Workable? possibly with a well thought out structure and agreement between societies. Obviously, this isn’t a blueprint, but more of a concept. Possible? yes, but I wouldn’t pretend that this is more than a thought experiment; it would be exciting to see a demonstration project and it might require a lot if support (and maybe therapy). Would it change the way that we engage with each other? Absolutely, instead of farming out the work of governing and administration, people would be doing themselves with each other. To paraphrase Arizmendiarrieta, “each is responsible for all” or Robert Owens’s slogan “one for each and each for all”. Over time we could create a more human system of governance in which centers on the human being and acknowledges the core solidarity that every human should have with each other.

Abolishing the police ultimately requires us to change the culture and that requires us to re-think how we organize our lives as humans. The European city model is designed to create consumers who interact with other consumer and work to earn money to consume. A different approach could focus on people working together in a democratic community to meet their needs and common aspirations. It would be more work that just consuming in isolation from each other.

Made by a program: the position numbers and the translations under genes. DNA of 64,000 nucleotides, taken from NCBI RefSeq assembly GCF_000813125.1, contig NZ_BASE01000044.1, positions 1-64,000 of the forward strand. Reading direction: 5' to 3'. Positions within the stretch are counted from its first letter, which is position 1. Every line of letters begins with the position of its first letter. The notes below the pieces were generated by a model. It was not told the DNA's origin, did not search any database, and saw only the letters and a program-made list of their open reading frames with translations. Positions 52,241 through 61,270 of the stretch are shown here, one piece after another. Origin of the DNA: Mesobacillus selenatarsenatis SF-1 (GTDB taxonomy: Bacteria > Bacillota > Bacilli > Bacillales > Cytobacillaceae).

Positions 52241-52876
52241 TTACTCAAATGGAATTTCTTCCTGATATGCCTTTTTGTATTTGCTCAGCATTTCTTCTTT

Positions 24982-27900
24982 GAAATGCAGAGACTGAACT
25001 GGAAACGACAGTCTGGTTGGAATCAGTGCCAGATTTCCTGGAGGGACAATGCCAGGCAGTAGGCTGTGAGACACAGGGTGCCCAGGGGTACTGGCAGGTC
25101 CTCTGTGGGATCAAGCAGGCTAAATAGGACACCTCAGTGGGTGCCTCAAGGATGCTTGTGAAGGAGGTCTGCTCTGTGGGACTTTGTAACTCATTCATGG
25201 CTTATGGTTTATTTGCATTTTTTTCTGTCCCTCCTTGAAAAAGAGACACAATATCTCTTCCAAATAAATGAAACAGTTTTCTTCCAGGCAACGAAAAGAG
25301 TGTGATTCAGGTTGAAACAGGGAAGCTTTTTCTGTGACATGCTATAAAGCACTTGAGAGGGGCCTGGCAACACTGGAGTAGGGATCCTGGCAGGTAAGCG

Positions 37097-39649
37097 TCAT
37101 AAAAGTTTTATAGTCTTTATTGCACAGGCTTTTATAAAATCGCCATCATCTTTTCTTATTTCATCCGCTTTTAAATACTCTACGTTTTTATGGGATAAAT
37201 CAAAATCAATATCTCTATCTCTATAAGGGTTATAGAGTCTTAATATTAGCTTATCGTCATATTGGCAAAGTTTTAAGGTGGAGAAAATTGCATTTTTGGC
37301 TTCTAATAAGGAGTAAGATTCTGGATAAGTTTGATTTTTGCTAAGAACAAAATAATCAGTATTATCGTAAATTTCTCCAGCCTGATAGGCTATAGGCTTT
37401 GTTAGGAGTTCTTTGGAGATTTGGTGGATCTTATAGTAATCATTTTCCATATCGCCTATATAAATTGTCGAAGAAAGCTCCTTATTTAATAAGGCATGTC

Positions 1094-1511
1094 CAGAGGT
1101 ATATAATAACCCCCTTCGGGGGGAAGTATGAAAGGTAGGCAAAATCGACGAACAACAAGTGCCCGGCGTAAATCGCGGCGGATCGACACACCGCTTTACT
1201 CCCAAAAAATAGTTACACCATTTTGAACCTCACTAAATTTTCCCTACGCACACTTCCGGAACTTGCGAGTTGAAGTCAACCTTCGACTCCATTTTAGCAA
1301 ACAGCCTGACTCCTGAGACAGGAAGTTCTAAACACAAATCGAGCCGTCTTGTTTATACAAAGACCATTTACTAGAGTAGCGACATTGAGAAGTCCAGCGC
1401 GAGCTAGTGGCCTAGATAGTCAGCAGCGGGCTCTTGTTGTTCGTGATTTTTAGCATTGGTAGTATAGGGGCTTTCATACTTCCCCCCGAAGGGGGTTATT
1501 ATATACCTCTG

A month ago, I would not have conceived of ever seeing what I have seen happen over the last three weeks. This is a time for people to think big, not just practical. To paraphrase an old adage whatever is not impossible, no matter how improbable, is entirely practical.

About John McNamara

John spent 26 years with Union Cab of Madison Cooperative and currently helps develop co-op in the Pacific Northwest. He holds a Ph.D. in Business Administration and Masters in Management: Co-operatives and Credit Unions from Saint Mary's University. He has served on the board of the US Federation of Worker Cooperatives and the Board of Governors for the late, great Democracy at Work Network. He currently sits on the Co-op Circle for Sociocracy for All. He has taught on worker co-operatives and democratic management in the summer at The Evergreen State College and Presidio Graduate School.